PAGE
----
Best: Diane picks up a hobby

While it's true that Diane copes with the state of the world by consuming booze, psilocybin, cannabis gummies, and ketamine at various stages, she also blows off steam with the occasional hobby. And every time she picks up a new hobby, it's glorious, since Diane isn't the kind of gal who settles for calming pastimes like scrapbooking or cross-stitch. She trains in aikido at one stage and even gets called out by her sensei for hitting too hard. And when she finds she needs a better outlet for her bottled-up rage, the attorney takes up a new hobby: throwing axes.

This turns out to be a much better pastime, and she enjoys it so much she eventually invests in her own high-end ax. In Season 4, Diane takes up a slightly more relaxing hobby: filling up notebooks with dots. She gets the idea from Roisin Orbinson (Annaleigh Ashford) in "The Gang Goes to War" (Season 4, Episode 5). The lawyer tells her she finds the habit relaxing, and while it isn't quite as cool as aikido or ax throwing, it works.

Worst: Diane imagines a world where Trump lost

As a stand-in for the good and bad of white liberal feminism, Diane spends a lot of time lamenting Donald Trump's ascension to the presidency in 2017. So when she finds herself in a world where Trump was never elected, she is quick to break open the bubbly and celebrate. But it doesn't take long before she begins to see cracks in the façade of this brave new world. Because Trump was never elected, the women of the United States never get angry enough to form the #MeToo movement, and, worse still, Harvey Weinstein is one of the firm's clients — and even won the Presidential Medal of Freedom. He is also using his liberal connections to shield himself from accusations of rape.

Diane quickly finds herself in a wiki hole chasing down the alternative facts of this new reality, and it's not pretty. She learns that the increase in corporate taxes under a Hillary presidency is hitting their clients hard, and the firm has to either take on sketchy clients or consider dissolution or bankruptcy. The entire experience leads her to conclude that "Justice is an equation. Justice equals the law times the zeitgeist. The law on its own doesn't stand up. You need the mood of the times on your side."

Best: Diane imagines a world where Trump lost

Before she begins to realize the double-edged sword of Trump's election to office, Diane gets to bask in the glory of life with a Hillary Clinton presidency, and for a hot minute it's pretty glorious. In this alternate universe, she believes the Trump presidency was only a dream. Diane finds herself three years into the Clinton presidency and set to argue before a Supreme Court that includes Justice Elizabeth Warren before speaking with a group called Women Unite For Change — a darned sight better than her Book Club.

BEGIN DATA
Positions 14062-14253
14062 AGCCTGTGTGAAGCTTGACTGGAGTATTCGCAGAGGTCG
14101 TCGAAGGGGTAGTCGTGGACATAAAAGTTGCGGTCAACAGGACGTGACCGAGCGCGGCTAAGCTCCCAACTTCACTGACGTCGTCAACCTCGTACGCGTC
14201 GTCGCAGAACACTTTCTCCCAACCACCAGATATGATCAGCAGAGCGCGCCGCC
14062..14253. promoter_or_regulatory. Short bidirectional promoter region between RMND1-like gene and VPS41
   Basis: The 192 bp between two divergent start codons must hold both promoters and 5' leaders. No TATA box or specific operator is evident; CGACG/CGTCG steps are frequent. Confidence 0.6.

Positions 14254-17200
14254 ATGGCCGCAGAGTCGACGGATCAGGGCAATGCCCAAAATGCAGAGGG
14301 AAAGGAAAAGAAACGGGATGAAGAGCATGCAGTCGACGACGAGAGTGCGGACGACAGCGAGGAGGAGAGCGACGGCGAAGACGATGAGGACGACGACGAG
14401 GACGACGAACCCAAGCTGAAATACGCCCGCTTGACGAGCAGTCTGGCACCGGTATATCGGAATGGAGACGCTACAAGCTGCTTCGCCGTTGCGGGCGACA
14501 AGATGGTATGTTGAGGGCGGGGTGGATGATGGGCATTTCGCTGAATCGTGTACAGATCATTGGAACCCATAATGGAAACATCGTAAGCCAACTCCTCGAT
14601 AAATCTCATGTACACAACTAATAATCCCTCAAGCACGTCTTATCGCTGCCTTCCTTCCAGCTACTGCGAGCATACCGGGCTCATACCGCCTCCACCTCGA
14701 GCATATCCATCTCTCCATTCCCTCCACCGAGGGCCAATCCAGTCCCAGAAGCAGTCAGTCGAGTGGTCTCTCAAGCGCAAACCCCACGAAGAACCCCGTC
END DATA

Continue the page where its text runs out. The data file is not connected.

As she dances in her office, she flips through the news to learn that there's a cure for cancer in the works, the rainforests have been saved, Harriet Tubman is on the $20 bill, and the polar bear population is finally in the clear. After years of living in a world where chaos reigns supreme, she finds herself positively delighted to be watching the news, even if that joy is short-lived.

Worst: Diane makes a power play that backfires

From the moment Diane joins Reddick and Boseman, she struggles to navigate the racial politics of working as a white name partner in a historically Black law firm. In many ways, this relationship functions as a crash course in intersectionality, allyship, and the various pitfalls that can arise in the space between the two. As a woman in law, Diane has had to fight harder than her male counterparts to prove she can stand on equal footing. Adrian invited her into the firm, and she negotiated her name partnership as part of that deal, but it didn't sit well with everyone.

There's an uncomfortable moment at the Black Lawyers Association when Diane is introduced as a leader of one of the top four Black Chicago law firms. When the firm installs a group chat, the discontent at the "Diane situation" becomes all too clear as anonymous posters demand the partners vote out the "white supremacist." When Liz tells her the partners think she should step down, a defiant Diane pulls a downright dirty power move, telling the high-dollar clients she knows to be racist that she will be passing them off to Black associates to encourage them to call and demand she stay a name partner. The bid works, but it's a very bad look for Diane.

Best: Diane sees RBG

The inner turmoil that Diane experiences while deciding whether she should remain a name partner is representative that she is on the right path, trying to learn and grow from her mistakes. One of the ways she works through these issues is by using her very keen intellect and vivid imagination to manifest her internal discourse visually, like when she imagines a fireside conversation with her hero Ruth Bader Ginsburg in her apartment.

When Diane notices the Supreme Court justice in her apartment, she asks her for help with her decision. RBG talks about how she was asked to step aside many times during her career: When she was in law school, when she started a family, when she was appointed to the Court of Appeals and Supreme Court. RBG urges her not to step aside, and even though the Collared One is simply a manifestation of her own will, Diane seems genuinely happy to hear the message. It's just unfortunate she takes another few episodes to realize she doesn't have to be a name partner to help women.